Risk Aversion and Implicit Shortage Cost Explain the Anchoring and Insufficient Adjustment Bias in Human Newsvendors

16 Pages Posted: 23 Jun 2014 Last revised: 21 Sep 2014

See all articles by Srinagesh Gavirneni

Srinagesh Gavirneni

Cornell University - Samuel Curtis Johnson Graduate School of Management

Lawrence W. Robinson

Cornell University - Samuel Curtis Johnson Graduate School of Management

Date Written: June 21, 2014

Abstract

Anchoring and Insufficient Adjustment (AIA) bias has been observed in many newsvendor experiments, although a mathematical explanation for this behavior has previously eluded researchers. We show that risk aversion coupled with an implicit shortage cost, both of which are well-known components of newsvendor decisions, comprehensively explains this behavior. We construct combinations of a risk averse utility function and a shortage cost that explain the results from Schweitzer and Cachon (2000), the first and the most-cited study in newsvendor experiments.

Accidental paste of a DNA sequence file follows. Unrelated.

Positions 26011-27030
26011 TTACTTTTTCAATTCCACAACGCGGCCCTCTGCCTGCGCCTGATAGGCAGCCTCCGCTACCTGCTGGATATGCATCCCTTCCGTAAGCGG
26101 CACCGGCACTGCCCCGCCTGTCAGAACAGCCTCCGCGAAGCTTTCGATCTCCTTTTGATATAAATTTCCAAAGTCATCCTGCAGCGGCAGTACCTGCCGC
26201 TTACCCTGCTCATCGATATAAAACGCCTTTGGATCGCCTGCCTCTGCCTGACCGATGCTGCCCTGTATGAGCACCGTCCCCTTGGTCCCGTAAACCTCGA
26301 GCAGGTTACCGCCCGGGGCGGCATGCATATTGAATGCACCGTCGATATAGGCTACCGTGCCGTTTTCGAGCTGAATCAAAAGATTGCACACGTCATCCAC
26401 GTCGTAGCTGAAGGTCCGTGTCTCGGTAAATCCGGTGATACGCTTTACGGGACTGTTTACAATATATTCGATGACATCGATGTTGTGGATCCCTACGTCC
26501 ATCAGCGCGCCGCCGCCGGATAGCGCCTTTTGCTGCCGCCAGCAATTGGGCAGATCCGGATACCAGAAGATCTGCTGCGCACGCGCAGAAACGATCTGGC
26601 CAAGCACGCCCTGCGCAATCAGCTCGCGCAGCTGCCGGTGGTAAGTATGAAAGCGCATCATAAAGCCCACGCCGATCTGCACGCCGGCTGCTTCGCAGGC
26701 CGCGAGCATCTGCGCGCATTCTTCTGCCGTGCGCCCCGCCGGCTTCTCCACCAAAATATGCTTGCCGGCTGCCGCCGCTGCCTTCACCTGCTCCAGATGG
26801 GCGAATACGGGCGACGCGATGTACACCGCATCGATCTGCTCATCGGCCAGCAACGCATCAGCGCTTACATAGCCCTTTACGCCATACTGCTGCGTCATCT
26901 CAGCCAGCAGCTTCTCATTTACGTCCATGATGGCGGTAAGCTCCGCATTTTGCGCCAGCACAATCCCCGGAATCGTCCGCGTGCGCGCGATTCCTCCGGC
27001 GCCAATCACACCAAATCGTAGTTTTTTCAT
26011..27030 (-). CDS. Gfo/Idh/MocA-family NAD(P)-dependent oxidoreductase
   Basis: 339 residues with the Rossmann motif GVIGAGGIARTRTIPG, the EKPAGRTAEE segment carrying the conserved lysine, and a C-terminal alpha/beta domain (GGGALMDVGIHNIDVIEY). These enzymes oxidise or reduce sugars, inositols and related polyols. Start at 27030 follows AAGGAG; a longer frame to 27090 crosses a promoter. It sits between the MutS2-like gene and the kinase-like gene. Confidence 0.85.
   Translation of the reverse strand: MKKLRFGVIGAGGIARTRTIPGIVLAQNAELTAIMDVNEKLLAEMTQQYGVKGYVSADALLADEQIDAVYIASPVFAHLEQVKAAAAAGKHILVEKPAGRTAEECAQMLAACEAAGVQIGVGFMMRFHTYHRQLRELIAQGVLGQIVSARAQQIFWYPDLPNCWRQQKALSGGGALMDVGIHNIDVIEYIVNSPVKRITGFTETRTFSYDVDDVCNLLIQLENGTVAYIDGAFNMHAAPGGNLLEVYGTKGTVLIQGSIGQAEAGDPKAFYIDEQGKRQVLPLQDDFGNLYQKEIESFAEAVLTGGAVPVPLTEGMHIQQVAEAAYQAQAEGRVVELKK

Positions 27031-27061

Keywords: Behavioral Operations, Newsvendor, Inventory

JEL Classification: M11

Suggested Citation

Gavirneni, Srinagesh and Robinson, Lawrence W., Risk Aversion and Implicit Shortage Cost Explain the Anchoring and Insufficient Adjustment Bias in Human Newsvendors (June 21, 2014). Available at SSRN: https://ssrn.com/abstract=2457455 or http://dx.doi.org/10.2139/ssrn.2457455

Srinagesh Gavirneni (Contact Author)

Cornell University - Samuel Curtis Johnson Graduate School of Management ( email )

Ithaca, NY 14853
United States

Lawrence W. Robinson

Cornell University - Samuel Curtis Johnson Graduate School of Management ( email )

Ithaca, NY 14853
United States

Here is the Coronavirus
related research on SSRN

Paper statistics

Downloads
82
Abstract Views
579
rank
330,685
PlumX Metrics